My Experience of Grief 2
Everyone’s journey with grief is unique.
This is mine.
Stuart, my brother, died last month.
Someone asked me if my grief is “harder” because I lead End of Life classes.
Another asked if one can ever prepare for Death.
Yes, it’s hard, but I have tools. The most important is my mindfulness practice.
I am grateful that I have an established practice because during a trauma it may be more difficult to learn.
Emotions still happen, often intense, and I cry.
But I am learning to roll with them as they pass.
Or as Dorie in “Finding Nemo” said, “Just keep swimming, swimming, swimming”.
Sometimes doing anything is difficult. I just want to stare into space. Or cry, or be frustrated, or angry.
I am frequently irritable. But that seems to be passing with time, too.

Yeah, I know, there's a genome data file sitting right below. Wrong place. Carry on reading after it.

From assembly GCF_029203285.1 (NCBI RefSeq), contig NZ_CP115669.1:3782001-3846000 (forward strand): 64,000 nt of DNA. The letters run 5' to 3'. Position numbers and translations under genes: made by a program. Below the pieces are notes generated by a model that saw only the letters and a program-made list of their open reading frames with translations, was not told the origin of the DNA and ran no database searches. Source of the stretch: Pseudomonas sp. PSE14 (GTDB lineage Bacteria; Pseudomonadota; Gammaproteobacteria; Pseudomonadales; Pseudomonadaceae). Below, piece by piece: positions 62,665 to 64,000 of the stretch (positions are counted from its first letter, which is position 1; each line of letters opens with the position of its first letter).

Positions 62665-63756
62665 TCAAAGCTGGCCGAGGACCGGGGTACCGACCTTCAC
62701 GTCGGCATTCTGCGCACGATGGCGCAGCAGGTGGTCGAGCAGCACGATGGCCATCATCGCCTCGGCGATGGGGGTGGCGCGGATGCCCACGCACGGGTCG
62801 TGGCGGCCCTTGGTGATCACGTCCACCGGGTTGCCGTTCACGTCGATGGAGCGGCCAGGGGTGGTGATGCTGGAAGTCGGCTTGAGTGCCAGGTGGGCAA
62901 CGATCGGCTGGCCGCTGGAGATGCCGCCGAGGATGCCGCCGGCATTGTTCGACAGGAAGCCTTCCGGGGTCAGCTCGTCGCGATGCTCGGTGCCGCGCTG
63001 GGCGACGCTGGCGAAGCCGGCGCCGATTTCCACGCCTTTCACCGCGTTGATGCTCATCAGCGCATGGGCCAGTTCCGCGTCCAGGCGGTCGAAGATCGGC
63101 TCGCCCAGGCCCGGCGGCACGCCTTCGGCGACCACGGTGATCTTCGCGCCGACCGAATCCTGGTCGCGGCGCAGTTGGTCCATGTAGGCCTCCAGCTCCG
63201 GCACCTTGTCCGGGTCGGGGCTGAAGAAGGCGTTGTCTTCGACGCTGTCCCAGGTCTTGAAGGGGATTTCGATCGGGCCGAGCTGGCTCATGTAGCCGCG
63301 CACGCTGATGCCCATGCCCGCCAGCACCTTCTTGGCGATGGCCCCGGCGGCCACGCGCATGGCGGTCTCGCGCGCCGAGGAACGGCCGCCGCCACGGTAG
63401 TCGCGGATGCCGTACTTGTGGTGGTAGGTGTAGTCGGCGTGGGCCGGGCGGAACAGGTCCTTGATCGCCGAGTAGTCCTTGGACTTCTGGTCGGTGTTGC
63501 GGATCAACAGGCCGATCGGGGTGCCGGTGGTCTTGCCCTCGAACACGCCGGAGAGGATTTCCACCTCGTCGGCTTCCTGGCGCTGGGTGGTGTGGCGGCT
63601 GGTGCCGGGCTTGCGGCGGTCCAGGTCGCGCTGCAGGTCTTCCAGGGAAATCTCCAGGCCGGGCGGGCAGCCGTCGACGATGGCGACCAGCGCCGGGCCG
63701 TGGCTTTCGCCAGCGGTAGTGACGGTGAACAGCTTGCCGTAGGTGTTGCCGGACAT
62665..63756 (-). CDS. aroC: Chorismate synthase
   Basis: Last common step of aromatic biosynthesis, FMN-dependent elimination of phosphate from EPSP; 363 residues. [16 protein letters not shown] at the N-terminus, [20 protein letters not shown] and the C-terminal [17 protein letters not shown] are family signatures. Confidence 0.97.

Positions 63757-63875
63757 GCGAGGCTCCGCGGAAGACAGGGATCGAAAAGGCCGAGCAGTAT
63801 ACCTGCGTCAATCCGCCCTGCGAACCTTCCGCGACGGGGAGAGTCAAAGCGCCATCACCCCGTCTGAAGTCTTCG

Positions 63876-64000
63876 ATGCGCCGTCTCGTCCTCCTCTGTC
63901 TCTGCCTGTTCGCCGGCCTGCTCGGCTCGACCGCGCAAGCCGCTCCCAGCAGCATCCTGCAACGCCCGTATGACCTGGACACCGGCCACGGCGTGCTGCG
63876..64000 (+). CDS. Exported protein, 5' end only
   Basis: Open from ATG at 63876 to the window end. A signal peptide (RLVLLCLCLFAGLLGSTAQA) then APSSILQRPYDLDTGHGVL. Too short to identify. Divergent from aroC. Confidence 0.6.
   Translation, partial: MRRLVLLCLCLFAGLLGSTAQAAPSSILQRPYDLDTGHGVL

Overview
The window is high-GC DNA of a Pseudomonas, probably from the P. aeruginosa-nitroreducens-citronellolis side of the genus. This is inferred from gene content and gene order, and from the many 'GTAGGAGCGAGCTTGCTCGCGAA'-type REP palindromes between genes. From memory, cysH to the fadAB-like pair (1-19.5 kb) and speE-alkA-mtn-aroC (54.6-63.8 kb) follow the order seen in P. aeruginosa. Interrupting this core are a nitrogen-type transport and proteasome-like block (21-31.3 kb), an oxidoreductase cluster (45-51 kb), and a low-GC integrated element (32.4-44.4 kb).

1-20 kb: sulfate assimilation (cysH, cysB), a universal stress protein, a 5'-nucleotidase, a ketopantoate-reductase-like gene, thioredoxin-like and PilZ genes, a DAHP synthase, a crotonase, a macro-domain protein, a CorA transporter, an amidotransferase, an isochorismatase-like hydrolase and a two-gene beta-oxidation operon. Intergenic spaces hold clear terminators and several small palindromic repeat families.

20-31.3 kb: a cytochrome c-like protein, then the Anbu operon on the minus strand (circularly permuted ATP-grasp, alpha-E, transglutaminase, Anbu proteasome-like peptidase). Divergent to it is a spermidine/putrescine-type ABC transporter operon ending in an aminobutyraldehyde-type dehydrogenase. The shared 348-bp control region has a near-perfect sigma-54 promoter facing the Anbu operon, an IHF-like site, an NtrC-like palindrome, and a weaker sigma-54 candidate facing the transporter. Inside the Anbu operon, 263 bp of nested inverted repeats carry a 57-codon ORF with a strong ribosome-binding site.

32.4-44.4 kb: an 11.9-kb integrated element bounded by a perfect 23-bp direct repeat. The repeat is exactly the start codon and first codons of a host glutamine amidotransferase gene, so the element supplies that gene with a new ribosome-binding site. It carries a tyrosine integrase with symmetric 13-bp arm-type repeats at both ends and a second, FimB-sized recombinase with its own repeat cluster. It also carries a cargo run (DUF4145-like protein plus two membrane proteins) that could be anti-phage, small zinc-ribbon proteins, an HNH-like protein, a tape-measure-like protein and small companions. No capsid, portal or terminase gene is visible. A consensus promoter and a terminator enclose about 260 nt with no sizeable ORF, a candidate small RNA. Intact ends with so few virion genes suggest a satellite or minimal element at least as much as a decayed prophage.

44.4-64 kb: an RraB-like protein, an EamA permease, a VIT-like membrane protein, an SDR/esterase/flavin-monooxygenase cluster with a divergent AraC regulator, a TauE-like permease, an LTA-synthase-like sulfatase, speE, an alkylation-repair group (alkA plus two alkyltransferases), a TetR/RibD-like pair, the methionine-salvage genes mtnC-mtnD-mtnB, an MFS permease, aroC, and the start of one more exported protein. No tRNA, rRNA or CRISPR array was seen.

At first, simple little things made me so very sad.
Remembering things that we did together.
Even just memories of Skype calls.
There always has been joy.
The days that I spent with my family after Stuart’s death were filled with stories that brought joy, laughter, and lots of love. Those were valuable experiences that I will always cherish.
I vacillated for a while between no appetite and being very sensitive to food cravings.
Why can’t I lose the weight from my belly instead of my face?
As I am having a better appetite, I’m experiencing emotional eating.
Today, I ate a carrot instead of crackers….
Mindfulness saving me from filling up before dinner.
A state of gratitude is prevalent. I believe that my daily practices of gratitude help keep “gratitude” in the forefront. And that brings joy.
Thank goodness I have compassionate friends and family, and I can afford good self-care – like a massage and retail therapy!
As the constant mind chatter simply goes on and on…
I just get to let it all Be and keep swimming, swimming, swimming!
And know that I will be okay.